Pedaling in Chinatown

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Given that I had covered almost the whole west side of Manhattan in my first ride, I decided to check the east side on my next outing. I did a quick look up on cycling lanes by the East River, but in fact there weren’t many options. That led me to think: if my first ride was long, so why not cross a bridge this time? I set up a path from my apartment until Prospect Park, right in the middle of Brooklyn. On paper, this seemed like an easy ride.

However, I must confess that this ride wasn’t so good as the first one. The path until Manhattan Bridge is quite confusing when you are on the road. From my place there was not a straight path until, and when I got to Chinatown, I saw the chaos. I felt like in a 90’s movie, with crowded streets, people bumping on each other, and speaking a language incomprehensible to me. Did they all understand each other? Maybe that’s why there’s so many Chinese kung fu movies.

Anyways, the reality is much peaceful than a Jackie Chan movie, but the cyclist-pedestrians relationship is not the best. At some junctions, the cycling lanes are treated as an extension from the sidewalks. Many people just stand on the middle of the lane waiting for the green light, and barely glance at incoming cyclists. I haven’t seen any accidents happening, but you can’t be distracted.

In the middle of all this, I ended up getting lost and had to ask for directions. Not that they really help. Alas, Manhattan Bridge is pretty big, and I found it eventually. Although Brooklyn Bridge is much more famous, touristic, charming and great for taking photos, I don’t recommend crossing it by bike. There is a lane there for bikes, but they are narrow and there’s just too many people there. You have to beware of other cyclists, pedestrians, photographers and models. You can get by, but better go slow and be careful.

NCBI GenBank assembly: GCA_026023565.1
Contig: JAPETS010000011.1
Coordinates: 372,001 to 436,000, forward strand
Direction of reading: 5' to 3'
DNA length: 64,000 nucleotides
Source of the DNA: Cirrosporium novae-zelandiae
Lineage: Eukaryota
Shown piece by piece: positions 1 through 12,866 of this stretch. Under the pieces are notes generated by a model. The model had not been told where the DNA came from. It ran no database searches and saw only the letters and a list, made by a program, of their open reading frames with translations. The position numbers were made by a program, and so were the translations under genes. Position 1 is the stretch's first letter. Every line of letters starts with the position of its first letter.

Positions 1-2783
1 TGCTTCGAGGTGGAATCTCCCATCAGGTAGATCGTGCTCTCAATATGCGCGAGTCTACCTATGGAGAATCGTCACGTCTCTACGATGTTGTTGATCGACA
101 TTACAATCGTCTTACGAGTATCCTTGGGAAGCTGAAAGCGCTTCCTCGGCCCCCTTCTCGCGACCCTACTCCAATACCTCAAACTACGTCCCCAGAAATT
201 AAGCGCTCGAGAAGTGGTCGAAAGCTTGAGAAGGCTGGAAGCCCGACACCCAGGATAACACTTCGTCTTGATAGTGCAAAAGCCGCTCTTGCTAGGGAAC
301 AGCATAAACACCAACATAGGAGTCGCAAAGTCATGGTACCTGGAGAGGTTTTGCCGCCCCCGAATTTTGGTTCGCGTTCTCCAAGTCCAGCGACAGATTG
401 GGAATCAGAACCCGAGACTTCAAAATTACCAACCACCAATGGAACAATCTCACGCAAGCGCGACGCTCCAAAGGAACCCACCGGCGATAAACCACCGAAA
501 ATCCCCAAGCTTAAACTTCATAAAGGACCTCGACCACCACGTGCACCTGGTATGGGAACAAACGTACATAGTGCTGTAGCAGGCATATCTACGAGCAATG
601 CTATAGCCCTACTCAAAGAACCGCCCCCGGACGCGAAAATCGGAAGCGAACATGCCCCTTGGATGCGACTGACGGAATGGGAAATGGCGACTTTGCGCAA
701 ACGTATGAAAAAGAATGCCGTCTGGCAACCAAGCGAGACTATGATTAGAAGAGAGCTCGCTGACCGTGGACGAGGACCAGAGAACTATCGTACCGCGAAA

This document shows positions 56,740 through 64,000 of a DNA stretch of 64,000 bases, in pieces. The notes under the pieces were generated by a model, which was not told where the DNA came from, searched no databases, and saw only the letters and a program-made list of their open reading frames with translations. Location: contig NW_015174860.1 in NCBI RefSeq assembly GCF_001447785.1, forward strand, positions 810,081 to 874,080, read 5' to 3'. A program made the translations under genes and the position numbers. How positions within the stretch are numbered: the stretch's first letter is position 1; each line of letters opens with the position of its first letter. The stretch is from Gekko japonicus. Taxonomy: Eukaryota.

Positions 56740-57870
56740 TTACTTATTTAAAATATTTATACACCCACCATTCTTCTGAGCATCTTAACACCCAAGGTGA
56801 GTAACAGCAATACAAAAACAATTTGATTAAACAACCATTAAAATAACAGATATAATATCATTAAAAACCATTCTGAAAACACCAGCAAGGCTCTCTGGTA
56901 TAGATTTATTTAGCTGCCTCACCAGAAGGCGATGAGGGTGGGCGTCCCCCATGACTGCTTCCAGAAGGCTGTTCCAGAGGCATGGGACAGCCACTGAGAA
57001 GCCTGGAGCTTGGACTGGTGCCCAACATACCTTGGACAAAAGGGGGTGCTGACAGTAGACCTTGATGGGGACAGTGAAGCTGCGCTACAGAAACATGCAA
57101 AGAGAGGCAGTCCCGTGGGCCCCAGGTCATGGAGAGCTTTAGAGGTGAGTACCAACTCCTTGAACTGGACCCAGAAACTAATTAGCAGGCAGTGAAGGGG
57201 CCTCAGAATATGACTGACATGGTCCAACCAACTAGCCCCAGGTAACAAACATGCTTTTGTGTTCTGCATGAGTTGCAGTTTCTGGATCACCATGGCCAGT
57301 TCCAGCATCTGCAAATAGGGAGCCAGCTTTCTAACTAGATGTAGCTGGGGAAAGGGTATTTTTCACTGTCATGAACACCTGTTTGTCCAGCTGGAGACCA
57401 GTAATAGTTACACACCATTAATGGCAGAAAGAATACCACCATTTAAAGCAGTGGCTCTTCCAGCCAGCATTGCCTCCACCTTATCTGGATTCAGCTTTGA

Crossing Manhattan Bridge by bicycle is far better. There’s a path exclusively for bicycles, with lanes on each direction, and because this bridge goes higher, the view is sensational. You just need a little bit more of effort, because it goes uphill for quite a while, and there’s a steep section in the beginning. The good thing is that it goes down for some time too!

At the end of the bridge, you land right into another cycling lane towards the Brooklyn Navy Yard. But soon I realized that I wasn’t going too far. After about 500 yards, I found myself at a huge construction site on the avenue, which made cars and bikes share the same space. The traffic seemed a little more nervous to me, maybe because there weren’t so many pedestrians around, or due to the lack of space and the makeshift indications and signposts.

But the biggest problem was the thirst. New York is infamous for its cold winters, but the summer there is no joke either. Very hot and humid, that was a hellish day as you would find in Rio de Janeiro. At that point I had drunk about 30oz of water and I couldn’t find a water fountain or even a shop around. So, I decided to go back home. There I went up the bridge and down again, but I continued without checking my path on the GPS. I decided to make a challenge of guiding myself by the sun. I rode on the cycling lanes following its direction until I found a familiar street, and soon I was home.

View from Manhattan Bridge, and Williamsburg Bridge in the background

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